The concept of this islandwide rooftop solar project will revolutionarily distribute the income earned among all the citizens of the country, instead of diverting the entire income to a few foreign and local tycoons, explains Eng. Suriyarachchi who had made a comprehensive presentation and submitted a comprehensive report to related officials. He had presented this to several officials in diverse capacity around three years ago.

He said that the initial cost per house owner is Rs. 400,000 as per installment on loan by Government/investors and the gradual saving per household is Rs. 5,500 per month according to the overall costing done in 2020.The investment requirement at a minimum level is not vast as per foreign currency calculation as per global perspectives,” he said.

Solar power

Suriyarachchi said that the costing was done on a reasonable analysis considering ongoing global pricing and that the cost analysis was based on setting up high scale manufacturing plants in Sri Lanka. To remind the size of scale, setting up solar power systems on 5 million house holds capacity of 3000 - 5000 mw per year.

Mohamed Fahim, who has worked overseas for over twenty years and thereafter has continued to associate with diverse foreign principals engaged in finance and infrastructure project development has attempted to promote renewable energy projects in Sri Lanka.

Having worked in housing development, in Dendro power development, municipality waste to energy development, solar power development, roof top solar power projects as well as hybrid power development, he had given up dejectedly although he has had many international investors willing to invest.

“In many of these projects we ended up unsuccessfully because of many reasons such as political instability, the long drawn terrorism linked wasted years the nation had to undergo and lengthy approval procedures where new comers were treated adversely and discriminated,” he said, adding that the country has been a victim of short sighted policies that did not allow projects beyond 10MW power generation capacity.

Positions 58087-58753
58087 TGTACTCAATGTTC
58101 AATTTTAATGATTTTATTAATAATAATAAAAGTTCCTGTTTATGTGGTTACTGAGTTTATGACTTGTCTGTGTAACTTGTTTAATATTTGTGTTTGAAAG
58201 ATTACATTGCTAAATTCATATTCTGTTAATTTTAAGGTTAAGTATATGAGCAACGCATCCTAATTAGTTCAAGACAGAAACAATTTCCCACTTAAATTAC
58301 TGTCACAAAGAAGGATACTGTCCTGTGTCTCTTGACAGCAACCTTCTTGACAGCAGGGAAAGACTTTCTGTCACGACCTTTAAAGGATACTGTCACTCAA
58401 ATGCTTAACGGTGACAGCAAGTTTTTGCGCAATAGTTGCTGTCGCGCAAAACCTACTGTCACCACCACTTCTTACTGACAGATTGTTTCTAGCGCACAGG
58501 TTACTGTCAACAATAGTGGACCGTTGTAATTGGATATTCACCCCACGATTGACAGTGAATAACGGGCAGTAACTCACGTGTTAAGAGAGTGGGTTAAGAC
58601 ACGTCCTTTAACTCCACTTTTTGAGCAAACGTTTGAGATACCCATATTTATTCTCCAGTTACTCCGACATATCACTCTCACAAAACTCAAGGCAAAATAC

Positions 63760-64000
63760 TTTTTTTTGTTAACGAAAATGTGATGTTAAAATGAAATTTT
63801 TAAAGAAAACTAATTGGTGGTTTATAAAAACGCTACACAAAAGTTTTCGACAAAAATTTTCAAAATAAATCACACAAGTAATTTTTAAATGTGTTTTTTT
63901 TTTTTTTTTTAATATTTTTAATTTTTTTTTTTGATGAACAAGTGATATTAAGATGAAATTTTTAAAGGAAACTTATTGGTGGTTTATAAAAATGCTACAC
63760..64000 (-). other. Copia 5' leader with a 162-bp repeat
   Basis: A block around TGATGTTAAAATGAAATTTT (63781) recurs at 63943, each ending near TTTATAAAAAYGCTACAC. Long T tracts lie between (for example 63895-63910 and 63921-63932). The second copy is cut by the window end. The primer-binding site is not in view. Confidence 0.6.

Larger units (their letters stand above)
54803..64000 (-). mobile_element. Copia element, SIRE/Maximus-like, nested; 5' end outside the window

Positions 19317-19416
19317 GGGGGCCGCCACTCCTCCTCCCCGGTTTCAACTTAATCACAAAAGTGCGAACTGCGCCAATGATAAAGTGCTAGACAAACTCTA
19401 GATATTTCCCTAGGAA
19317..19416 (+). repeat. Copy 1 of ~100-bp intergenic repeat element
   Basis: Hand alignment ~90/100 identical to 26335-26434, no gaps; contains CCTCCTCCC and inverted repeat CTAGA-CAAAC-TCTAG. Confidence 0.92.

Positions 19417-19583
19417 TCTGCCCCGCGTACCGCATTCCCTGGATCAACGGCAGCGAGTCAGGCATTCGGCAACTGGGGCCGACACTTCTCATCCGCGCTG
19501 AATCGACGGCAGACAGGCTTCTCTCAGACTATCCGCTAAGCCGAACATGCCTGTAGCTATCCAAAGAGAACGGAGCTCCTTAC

“Foreign investors were not willing to invest for small projects. If you want to describe these small scale 10 MW power projects, we can say that it is like limiting the national solar power potential to a ‘tea kiosk’ or ‘petti kade’ parametres. As a country we have to learn to handle foreign investment through a far thinking foreign investment policy where global investment can be attracted in a manner enabling Sri Lanka to have a solid hold on national interests”, he said.

He said, “What I tried to assist in was not to get an investing company that will exploit our resources and take the benefit by having us buy back the service from them at a high price but where Sri Lanka will solidly benefit.

Fossil fuel

From a foreign investment perspective it is very easy to get big time investment for solar for a country such as Sri Lanka. We certainly do not have to languish the way we are doing now by depending on fossil fuel resources of other countries,” he said.

The stumbling block is when any country develops a culture of expecting commissions or indulging in encouraging a network of unnecessary red tape. “There are many regions in the world where systems have been put in place where it is easy to implement such projects and hence there is high investor competition. I remain positive that Sri Lanka can move forwards from this point and make a turnaround in its economic sphere especially through the route of renewable energy. All Sri Lankans should support this. This is the time we should start re-working for the country with utmost commitment,” Fahim said.

He said that renewable energy needs a separate dedicated Government ministry and a Minister who knows the subject. He said that particular locations such as Kurunegala and Jaffna could be special solar zones.

In researching the efforts of diverse persons to steer Sri Lanka towards renewable energy in the past years this writer also spoke to those such as engineer Kamal Perera who is part of the helm at the Renewable Energy Development Branch of the Ceylon Electricity Board (CEB), Engineer Ajith Alwis who currently heads phase 03 of the Mannar, Mullikulam wind power project of the CEB and Prof. (Eng.) G. Senarathne, President of the Graduate Institute of Science and Management who had previously taught telecommunication and electronics related subjects at the Massey University in New Zealand.

Engineer Kamal Perera of the Renewable Energy Development Branch of the CEB stated that in 2020, following several phases of different evaluations over the past years on shifting Sri Lanka to renewable energy, a proposal had been submitted by the CEB, based on their research, looking at strategic adaptation to solar, wind and hydro based energy.